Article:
Is Destructive Obedience a Matter of Social Identity?
an Empirical Investigation of Professional Identification Being a Predictor of Destructive Obedience at the Workplace
The present study expanded on this viewpoint by applying the social identity model of deindividuation effects (Reicher, 1987). Thus, it was suggested that obedient behavior at the workplace can be explained by social identification processes promoted by deindividuation manipulations. Focusing on destructive obedience it was assumed that uniformed employees are more likely to follow such commands than non-uniformed employees.
The conducted partly participatory mixed methods research design includes semi-structured interviews as well as an experimental role play conducted within the Swiss Armed Forces, a German university hospital, a German correctional facility and the police force of one German federal state.
Summing up, an interdependence of social identity and obedience at the workplace was uncovered. Besides, according to the theoretical framework, being uniformed proved to strengthen the degree of professional identification as well as organizational identification. Nevertheless, the role of the uniform differed between the four organizations, indicating that the process of social identification is determined by factors specific for the respective organization.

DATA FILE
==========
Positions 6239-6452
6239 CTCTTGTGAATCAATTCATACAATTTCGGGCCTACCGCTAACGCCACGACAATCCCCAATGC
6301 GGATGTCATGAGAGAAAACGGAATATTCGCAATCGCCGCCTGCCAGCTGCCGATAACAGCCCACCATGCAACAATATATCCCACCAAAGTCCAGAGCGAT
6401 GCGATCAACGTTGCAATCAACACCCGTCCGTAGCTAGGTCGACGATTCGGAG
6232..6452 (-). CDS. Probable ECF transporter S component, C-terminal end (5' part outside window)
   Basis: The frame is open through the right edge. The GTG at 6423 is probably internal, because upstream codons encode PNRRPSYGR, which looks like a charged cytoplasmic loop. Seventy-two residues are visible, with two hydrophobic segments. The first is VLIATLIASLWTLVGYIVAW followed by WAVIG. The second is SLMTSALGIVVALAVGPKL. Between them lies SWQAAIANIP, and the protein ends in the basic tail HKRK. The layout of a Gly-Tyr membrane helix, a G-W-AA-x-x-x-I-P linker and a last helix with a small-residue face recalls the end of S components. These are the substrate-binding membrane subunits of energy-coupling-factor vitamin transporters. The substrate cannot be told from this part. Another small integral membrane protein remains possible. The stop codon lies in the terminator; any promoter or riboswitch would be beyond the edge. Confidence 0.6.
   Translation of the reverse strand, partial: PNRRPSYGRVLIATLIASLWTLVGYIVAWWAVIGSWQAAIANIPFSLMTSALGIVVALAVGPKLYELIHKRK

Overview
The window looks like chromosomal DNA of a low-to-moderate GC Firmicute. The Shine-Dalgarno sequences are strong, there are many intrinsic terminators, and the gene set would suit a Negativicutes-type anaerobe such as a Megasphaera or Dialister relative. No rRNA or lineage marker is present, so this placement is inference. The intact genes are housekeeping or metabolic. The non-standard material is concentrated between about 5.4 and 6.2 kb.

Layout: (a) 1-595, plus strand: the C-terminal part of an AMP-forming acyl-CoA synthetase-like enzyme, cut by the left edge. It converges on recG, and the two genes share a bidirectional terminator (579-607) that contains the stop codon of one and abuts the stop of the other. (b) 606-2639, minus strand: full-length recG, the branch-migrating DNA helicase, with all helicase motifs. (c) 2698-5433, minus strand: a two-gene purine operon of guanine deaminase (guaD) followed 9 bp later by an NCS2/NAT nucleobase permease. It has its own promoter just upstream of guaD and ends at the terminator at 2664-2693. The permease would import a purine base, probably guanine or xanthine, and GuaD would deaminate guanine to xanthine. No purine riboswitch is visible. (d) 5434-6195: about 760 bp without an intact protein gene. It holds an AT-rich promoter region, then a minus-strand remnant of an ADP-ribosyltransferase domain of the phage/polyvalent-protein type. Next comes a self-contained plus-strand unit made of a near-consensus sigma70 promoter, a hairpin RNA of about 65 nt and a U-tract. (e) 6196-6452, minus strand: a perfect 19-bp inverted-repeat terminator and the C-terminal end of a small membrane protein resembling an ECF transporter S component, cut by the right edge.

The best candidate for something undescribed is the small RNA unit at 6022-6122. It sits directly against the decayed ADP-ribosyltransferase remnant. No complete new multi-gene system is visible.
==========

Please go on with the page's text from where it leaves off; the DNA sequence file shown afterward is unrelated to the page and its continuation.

Against the background of a majority of participants reporting an unquestionable willingness to follow destructive commands at the workplace, the high topicality of obedience studies is shown.
 Destructive obedience is defined as following an order that is either illegal or falls into a regulatory grey area or causes moral scruples.